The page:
Cuba has long been a popular Medical Tourism destination for patients worldwide that seek high quality medical care at low costs. Cuba has the highest doctor to patient ratio in the world and hospitals here are abundant.

Bringing in prescriptions:

Medications should be kept in the original container and packed in carry-on luggage. As pharmacies sometimes run out of stock, visitors should also bring basic medicine, particularly if travelling to outlying areas.


The following vaccinations are recommended 4-8 weeks prior to travel to Cuba; Hepatitis A, Typhoid, Hepatitis B, Measles, Mumps, Rubella, Tetanus-diphtheria. For anyone travelling where they will be in contact with animals and bats the Rabies vaccination is highly recommended. Travelers should also be up to date with all routine vaccinations.


Drugs, prostitution, and pornography are 3 things to avoid when visiting Cuba. Drug laws are enforced very strongly and the same can be said about prostitution. Cuba is considered to be one of the safest tourist destinations in Latin America, and violent crime is very low. Petty crime however is abundant due to the poor economic situation of its residents. Take precautions when visiting large crowded areas.

Accused of a Crime in Cuba:

If you get caught breaking the law in Cuba, expect to go to prison and serve your full sentence. Cubans have very strict laws especially concerning drugs, prostitution and pornography.

We urge travelers to keep in mind Cuba is a third-world country and going to prison there will be an extremely unpleasant experience.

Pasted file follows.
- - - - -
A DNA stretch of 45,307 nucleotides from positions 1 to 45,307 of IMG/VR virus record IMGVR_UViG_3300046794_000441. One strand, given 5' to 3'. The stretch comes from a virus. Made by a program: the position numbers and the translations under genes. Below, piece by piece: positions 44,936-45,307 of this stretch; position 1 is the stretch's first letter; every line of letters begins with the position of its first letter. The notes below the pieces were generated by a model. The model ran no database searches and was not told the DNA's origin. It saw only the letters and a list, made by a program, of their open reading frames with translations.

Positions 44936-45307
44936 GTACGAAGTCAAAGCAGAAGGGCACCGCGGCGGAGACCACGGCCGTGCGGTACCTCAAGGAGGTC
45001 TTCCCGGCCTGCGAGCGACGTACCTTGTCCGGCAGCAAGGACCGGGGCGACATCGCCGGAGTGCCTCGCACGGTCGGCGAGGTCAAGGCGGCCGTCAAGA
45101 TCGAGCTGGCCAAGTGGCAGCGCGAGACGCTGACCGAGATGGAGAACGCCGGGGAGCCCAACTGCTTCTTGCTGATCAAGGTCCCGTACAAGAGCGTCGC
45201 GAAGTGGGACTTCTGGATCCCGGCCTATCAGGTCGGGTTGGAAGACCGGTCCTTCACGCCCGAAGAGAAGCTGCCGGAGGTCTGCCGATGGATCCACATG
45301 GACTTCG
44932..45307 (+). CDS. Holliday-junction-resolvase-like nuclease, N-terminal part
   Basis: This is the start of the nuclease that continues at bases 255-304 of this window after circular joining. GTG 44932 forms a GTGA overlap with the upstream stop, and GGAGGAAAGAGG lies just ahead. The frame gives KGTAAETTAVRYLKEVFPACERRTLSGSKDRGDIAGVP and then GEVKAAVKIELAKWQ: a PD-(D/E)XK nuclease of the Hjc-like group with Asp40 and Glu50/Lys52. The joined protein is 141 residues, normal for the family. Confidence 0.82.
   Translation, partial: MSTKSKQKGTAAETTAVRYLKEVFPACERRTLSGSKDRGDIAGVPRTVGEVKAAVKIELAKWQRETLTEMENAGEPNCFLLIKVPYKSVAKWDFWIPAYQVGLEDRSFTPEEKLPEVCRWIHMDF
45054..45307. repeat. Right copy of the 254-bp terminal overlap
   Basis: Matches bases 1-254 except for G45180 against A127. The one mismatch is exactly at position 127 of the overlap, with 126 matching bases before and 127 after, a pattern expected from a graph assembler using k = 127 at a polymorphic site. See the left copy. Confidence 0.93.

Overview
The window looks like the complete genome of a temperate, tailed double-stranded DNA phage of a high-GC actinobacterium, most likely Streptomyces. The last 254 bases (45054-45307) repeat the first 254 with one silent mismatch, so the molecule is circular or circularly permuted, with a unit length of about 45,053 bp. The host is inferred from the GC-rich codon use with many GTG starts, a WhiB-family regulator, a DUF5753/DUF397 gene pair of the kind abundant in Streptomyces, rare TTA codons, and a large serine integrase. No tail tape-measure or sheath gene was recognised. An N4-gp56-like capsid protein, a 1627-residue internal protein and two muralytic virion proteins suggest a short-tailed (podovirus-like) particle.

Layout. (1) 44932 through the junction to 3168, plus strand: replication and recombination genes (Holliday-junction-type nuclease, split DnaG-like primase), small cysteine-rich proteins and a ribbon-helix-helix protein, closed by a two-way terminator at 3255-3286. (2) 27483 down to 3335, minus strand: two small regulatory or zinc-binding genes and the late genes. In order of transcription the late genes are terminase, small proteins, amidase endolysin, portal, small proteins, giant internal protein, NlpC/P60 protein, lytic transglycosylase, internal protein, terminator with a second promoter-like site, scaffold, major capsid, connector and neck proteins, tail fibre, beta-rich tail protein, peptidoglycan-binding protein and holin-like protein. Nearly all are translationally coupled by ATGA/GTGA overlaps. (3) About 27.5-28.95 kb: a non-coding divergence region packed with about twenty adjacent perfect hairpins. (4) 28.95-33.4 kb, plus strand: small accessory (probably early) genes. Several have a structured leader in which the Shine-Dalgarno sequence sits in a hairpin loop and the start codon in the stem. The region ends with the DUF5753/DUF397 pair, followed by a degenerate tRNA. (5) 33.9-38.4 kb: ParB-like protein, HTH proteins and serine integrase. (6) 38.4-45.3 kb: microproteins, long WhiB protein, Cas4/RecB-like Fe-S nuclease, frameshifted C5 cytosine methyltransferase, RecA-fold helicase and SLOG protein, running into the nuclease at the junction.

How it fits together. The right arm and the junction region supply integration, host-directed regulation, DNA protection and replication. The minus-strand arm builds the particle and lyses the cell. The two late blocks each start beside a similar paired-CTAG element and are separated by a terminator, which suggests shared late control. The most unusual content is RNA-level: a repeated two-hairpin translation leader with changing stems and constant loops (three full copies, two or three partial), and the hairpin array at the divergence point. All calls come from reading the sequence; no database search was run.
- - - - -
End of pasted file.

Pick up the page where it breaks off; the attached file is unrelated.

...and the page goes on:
Victims of Crime:

If you are the victim of a crime in Cuba you should contact the local police and your embassy and/or consulate for help. This includes the loss or theft of a passport. The embassy/consulate staff can, for example, help you find appropriate medical care, contact family members or friends, and explain how funds may be transferred. Although the investigation and prosecution of the crime are solely the responsibility of local Cuban authorities, consular officers can help you to understand the local criminal justice process and to find an attorney if needed.

Traveling to Cuba with a Criminal Record:

Typically you should not have a problem traveling to Cuba with a criminal record especially if it has been pardoned. However do exercise caution while there and respect all their laws. It is always best to verify with the embassy/consulate prior to travel to avoid being denied entry.


Car Rental:

Drivers should be cautious when renting a vehicle in Cuba. Although insurance is offered, coverage differs from that in other countries. If the traveler is in any way at fault in an accident, rental agencies will nullify coverage and seek damages to cover the cost of repairs. Contract agreements do not cover occasional drivers, and the signatory is responsible for all people driving the vehicle. Rental agencies are government-controlled and can prevent your departure from the country unless payment is obtained. Charges associated with accidents can range into the thousands of U.S. dollars.


Radio taxis are generally reliable. Unlicensed private taxis should be avoided. Yellow, three-wheeled Coco taxis are unsafe and should be avoided.

Public Transportation:

City buses are infrequent and overcrowded. The new viazul buses are modern and air conditioned but it is best to make a reservation the day before and to bring a sweater as they can get very chilly.

Drivers License Info: